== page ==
Study From Prof. Heski Bar-Isaac: Online Rankings of Hospitals May Be Detrimental to Patient Welfare
Institutions have been shown to allocate resources to the areas on which the rankings focus, even if their customer might have been better served by allocating those resources differently.
Hospital report cards and other readily available rating information may be harmful to consumers in the long run, say Associate Professor Heski Bar-Isaac and his co-authors Guillermo Caruana of Centro Estudios Monetarios y Financieros and Vicente Cuñat of the London School of Economics in "Information-Gathering Externalities for a Multi-Attribute Good" (published in the Journal of Industrial Economics).
Drawing from the example of business schools rankings, which have now existed for more than a decade, the researchers present a model to show why rankings, while seeming to be helpful, can introduce a distortion in the marketplace that may not be in the best interest of the consumer. Institutions have been shown to allocate resources to the areas on which the rankings focus, even if their customer might have been better served by allocating those resources differently.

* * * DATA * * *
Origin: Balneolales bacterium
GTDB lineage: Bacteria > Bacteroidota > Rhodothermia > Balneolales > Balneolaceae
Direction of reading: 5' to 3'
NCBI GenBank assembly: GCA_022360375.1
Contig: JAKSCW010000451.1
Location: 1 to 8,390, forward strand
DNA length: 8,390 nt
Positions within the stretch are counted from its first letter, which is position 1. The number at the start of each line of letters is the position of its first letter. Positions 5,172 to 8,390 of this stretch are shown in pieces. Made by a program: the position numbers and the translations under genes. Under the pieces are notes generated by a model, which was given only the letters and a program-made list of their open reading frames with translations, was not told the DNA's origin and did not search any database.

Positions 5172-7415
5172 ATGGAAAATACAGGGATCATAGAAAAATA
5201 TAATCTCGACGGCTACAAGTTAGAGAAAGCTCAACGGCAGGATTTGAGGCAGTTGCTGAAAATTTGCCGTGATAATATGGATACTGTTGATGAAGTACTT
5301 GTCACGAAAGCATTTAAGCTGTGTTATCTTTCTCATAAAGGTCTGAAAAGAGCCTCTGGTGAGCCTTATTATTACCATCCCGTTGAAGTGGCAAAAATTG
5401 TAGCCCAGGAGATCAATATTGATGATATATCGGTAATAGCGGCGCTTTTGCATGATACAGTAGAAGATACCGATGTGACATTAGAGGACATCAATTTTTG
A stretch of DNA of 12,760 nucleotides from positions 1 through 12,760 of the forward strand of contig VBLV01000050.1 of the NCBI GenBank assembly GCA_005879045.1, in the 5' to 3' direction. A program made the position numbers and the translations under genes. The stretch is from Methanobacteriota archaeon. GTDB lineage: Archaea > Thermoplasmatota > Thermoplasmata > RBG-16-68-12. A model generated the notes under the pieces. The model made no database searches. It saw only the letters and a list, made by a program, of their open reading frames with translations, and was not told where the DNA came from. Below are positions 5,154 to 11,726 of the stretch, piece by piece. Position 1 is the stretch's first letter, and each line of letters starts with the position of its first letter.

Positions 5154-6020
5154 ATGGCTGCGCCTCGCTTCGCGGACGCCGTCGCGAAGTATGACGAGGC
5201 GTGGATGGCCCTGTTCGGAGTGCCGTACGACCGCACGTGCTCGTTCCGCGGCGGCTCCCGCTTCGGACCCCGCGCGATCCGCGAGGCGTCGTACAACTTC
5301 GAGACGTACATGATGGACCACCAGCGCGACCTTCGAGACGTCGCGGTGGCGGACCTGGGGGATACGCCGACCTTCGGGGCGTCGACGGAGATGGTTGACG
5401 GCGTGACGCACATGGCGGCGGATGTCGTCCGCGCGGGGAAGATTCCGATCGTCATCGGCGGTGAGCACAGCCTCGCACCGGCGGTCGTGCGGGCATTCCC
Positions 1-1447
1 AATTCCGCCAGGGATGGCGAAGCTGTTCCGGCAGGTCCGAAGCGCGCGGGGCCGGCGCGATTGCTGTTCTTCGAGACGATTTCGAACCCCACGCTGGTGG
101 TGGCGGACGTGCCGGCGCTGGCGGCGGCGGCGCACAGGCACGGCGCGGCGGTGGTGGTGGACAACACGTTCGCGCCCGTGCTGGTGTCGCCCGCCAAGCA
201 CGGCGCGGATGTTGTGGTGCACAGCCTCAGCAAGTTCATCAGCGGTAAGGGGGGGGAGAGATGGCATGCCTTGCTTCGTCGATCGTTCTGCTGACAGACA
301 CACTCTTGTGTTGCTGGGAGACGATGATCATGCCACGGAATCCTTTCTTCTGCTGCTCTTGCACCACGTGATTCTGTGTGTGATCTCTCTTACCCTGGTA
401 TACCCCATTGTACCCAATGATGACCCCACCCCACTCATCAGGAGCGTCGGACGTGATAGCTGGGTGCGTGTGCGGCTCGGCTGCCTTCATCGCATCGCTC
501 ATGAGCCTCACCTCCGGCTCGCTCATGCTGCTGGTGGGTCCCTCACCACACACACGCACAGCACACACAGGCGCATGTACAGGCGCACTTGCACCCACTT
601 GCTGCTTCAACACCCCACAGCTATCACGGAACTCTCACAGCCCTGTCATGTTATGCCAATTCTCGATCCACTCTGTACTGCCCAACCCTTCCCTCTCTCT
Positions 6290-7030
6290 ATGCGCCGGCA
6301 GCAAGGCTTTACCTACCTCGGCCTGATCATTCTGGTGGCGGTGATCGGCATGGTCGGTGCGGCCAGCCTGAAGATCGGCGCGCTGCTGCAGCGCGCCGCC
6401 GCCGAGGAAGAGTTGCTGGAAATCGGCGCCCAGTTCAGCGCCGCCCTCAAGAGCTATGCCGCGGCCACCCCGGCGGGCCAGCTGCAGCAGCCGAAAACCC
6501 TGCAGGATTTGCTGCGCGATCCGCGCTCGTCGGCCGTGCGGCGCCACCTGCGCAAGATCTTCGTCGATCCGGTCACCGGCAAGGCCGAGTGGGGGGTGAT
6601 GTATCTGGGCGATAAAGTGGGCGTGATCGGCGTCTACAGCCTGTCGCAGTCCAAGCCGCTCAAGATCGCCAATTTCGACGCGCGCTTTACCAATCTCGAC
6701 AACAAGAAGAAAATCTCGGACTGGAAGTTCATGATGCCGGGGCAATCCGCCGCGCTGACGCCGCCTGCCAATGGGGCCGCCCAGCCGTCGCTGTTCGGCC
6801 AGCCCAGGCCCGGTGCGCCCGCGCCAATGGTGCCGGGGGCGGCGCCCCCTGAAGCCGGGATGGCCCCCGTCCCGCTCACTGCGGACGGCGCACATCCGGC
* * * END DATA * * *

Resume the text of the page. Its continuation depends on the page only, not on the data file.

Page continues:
The research has implications for healthcare as online hospital rankings gain favor. People traditionally chose hospitals through extensive research and word-of-mouth recommendations; and a likely consequence of this process was that hospitals were motivated to work for the overall best health outcome of each patient. If patients now choose hospitals based on an online database that grades the facilities on a certain number of set criteria, hospitals are more likely to focus their efforts on these areas to the exclusion of others, and potentially to the detriment of patient welfare. As one example, hospitals ranked on the attractiveness of hospital rooms might be more likely to dedicate resources to renovations, even though hospital patients could be better served by allocating those resources to an increase in nursing staff.
The framework also raises the question of whether hospitals will influence the information that candidates or consumers access in a way that benefits the institution rather than the consumer.